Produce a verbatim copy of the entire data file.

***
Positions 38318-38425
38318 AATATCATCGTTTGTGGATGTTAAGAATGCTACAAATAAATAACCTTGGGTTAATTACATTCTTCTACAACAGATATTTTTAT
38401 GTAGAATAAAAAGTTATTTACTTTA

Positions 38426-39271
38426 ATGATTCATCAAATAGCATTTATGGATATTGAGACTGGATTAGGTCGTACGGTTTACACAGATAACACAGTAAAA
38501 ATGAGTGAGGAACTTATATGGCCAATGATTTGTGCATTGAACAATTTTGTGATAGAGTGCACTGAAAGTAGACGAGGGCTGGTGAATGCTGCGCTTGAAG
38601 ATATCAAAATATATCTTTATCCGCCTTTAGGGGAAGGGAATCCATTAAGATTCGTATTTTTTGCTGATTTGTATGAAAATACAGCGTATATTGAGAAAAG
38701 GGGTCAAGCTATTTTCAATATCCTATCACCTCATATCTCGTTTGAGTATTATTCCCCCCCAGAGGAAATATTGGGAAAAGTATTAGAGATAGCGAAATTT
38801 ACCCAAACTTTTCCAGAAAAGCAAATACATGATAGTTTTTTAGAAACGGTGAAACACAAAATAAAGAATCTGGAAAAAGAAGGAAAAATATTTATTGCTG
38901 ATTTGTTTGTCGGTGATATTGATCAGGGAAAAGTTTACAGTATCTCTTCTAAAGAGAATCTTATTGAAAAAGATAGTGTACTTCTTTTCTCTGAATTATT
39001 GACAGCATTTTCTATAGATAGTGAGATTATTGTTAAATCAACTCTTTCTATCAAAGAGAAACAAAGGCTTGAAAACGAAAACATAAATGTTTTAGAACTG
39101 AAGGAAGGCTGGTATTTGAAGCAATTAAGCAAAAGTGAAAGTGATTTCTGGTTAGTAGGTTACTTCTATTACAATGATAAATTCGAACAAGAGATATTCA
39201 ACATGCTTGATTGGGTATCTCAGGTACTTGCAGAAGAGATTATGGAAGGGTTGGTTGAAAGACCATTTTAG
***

Positions 38318-38425
38318 AATATCATCGTTTGTGGATGTTAAGAATGCTACAAATAAATAACCTTGGGTTAATTACATTCTTCTACAACAGATATTTTTAT
38401 GTAGAATAAAAAGTTATTTACTTTA

Positions 38426-39271
38426 ATGATTCATCAAATAGCATTTATGGATATTGAGACTGGATTAGGTCGTACGGTTTACACAGATAACACAGTAAAA
38501 ATGAGTGAGGAACTTATATGGCCAATGATTTGTGCATTGAACAATTTTGTGATAGAGTGCACTGAAAGTAGACGAGGGCTGGTGAATGCTGCGCTTGAAG
38601 ATATCAAAATATATCTTTATCCGCCTTTAGGGGAAGGGAATCCATTAAGATTCGTATTTTTTGCTGATTTGTATGAAAATACAGCGTATATTGAGAAAAG
38701 GGGTCAAGCTATTTTCAATATCCTATCACCTCATATCTCGTTTGAGTATTATTCCCCCCCAGAGGAAATATTGGGAAAAGTATTAGAGATAGCGAAATTT
38801 ACCCAAACTTTTCCAGAAAAGCAAATACATGATAGTTTTTTAGAAACGGTGAAACACAAAATAAAGAATCTGGAAAAAGAAGGAAAAATATTTATTGCTG
38901 ATTTGTTTGTCGGTGATATTGATCAGGGAAAAGTTTACAGTATCTCTTCTAAAGAGAATCTTATTGAAAAAGATAGTGTACTTCTTTTCTCTGAATTATT
39001 GACAGCATTTTCTATAGATAGTGAGATTATTGTTAAATCAACTCTTTCTATCAAAGAGAAACAAAGGCTTGAAAACGAAAACATAAATGTTTTAGAACTG
39101 AAGGAAGGCTGGTATTTGAAGCAATTAAGCAAAAGTGAAAGTGATTTCTGGTTAGTAGGTTACTTCTATTACAATGATAAATTCGAACAAGAGATATTCA
39201 ACATGCTTGATTGGGTATCTCAGGTACTTGCAGAAGAGATTATGGAAGGGTTGGTTGAAAGACCATTTTAG